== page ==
• Equivalent: The target is available through an equivalent link or control on the same page that is at least 44×44 CSS pixels;
    • Inline: The target is in a sentence or block of text;
    • User Agent Control: The size of the target is determined by the user agent and is not modified by the author;
    • Essential: A particular presentation of the target is essential to the information being conveyed."
  • Small target sizes can cause accessibility hurdles for many people. Have you ever been traveling in a vehicle on a bumpy road and you’re trying to interact with an app on your mobile [but] can not press on an element? That is an accessibility hurdle. Those with motor skill or cognitive impairments will have a much harder time because it is much harder for them if the target size is too small and does not meet WCAG requirements.

  • [...] But with all this said, we do actually have a CSS media query that can detect a pointer device so we can target certain styles to either fine or coarse input interactions, and it's well-supported. Here's an example pulled right out of the spec:

    /* Make radio buttons and check boxes larger if we have an inaccurate primary pointing device */
    @media (pointer: coarse) {
    input[type='checkbox'],
    input[type='radio'] {
    min-width: 30px;
    min-height: 40px;
    background: transparent;
    }
    }

    But wait. While this is great and all, Patrick H. Lauke offers a word of caution about this interaction media query and it's potential for making incorrect assumptions.

  • [...] Let's take the example that the WCAG explainer provides, again, in it's description of inline target exceptions:

    If the target is the full sentence and the sentence is not in a block of text, then the target needs to be at least 44 by 44 CSS pixels.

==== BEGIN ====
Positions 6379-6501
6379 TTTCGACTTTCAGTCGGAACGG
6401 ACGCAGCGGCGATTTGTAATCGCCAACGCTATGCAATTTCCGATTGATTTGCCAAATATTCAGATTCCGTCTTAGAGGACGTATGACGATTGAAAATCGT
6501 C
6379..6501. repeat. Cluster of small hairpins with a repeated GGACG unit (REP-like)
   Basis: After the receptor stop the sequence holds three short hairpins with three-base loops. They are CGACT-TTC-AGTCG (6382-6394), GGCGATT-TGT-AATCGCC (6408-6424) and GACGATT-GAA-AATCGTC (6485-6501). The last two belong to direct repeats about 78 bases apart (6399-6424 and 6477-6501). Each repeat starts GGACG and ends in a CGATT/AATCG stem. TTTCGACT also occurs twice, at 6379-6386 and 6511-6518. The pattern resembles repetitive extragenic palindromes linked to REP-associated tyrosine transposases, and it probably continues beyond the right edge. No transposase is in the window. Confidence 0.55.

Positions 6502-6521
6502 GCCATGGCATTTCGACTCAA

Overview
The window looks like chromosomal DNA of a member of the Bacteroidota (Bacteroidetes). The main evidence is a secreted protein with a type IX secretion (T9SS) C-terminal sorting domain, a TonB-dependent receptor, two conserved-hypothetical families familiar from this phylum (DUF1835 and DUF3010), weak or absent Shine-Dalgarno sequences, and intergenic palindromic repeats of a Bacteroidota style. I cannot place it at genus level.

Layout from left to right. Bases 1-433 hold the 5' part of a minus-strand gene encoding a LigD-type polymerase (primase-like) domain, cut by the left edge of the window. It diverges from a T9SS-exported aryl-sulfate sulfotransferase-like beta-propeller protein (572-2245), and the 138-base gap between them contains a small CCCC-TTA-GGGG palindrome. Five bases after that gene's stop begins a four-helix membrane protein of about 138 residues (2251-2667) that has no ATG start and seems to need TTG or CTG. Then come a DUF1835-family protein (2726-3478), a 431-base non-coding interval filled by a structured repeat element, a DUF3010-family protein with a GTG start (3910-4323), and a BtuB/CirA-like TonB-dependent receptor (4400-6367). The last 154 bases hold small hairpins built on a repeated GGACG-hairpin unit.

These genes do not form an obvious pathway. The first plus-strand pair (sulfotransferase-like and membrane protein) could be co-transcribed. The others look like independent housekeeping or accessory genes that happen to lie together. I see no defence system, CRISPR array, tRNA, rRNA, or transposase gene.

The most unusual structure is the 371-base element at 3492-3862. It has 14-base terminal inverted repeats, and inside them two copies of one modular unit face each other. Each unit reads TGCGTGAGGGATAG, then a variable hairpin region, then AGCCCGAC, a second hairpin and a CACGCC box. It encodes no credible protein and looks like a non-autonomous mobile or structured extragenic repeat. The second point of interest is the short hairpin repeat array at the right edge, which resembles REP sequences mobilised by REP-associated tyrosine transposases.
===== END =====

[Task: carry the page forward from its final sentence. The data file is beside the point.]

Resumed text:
That's a good one. We ought to consider whether the target is its own block or part of a larger block of text. If the target is its own block, then it needs to abide by the rules, whether it's a button with a short label, or a complete sentence that's linked up. On the flip side, a complete sentence that's linked up inside another block of text doesn't have to meet the target size requirements.

  • If the target is completely un-styled — in the sense that you've added no CSS to it — and instead takes on the default styles provided by the browser, then there's no need to stress the 44×44 rule. That makes sense. The User Agent is like [a] system-level UI so changing it superficially with our own styles would be overriding an entire system which could lead to inconsistencies in that UI.

    So, yeah, if you're rockin' a default <button> or the like, and there are no other styles or sizing applied to it, then it's good to go. But lots of us use resets to normalize UI elements across browsers, so watch for that in your codebase because that's going to affect the User Agent styles of your target.

  • The BBC Mobile Accessibility Guidelines set out best practices for mobile web content, hybrid and native apps.

    This guidance brings together a set of recommendations for some of the ways HTML documents can meet those guidelines.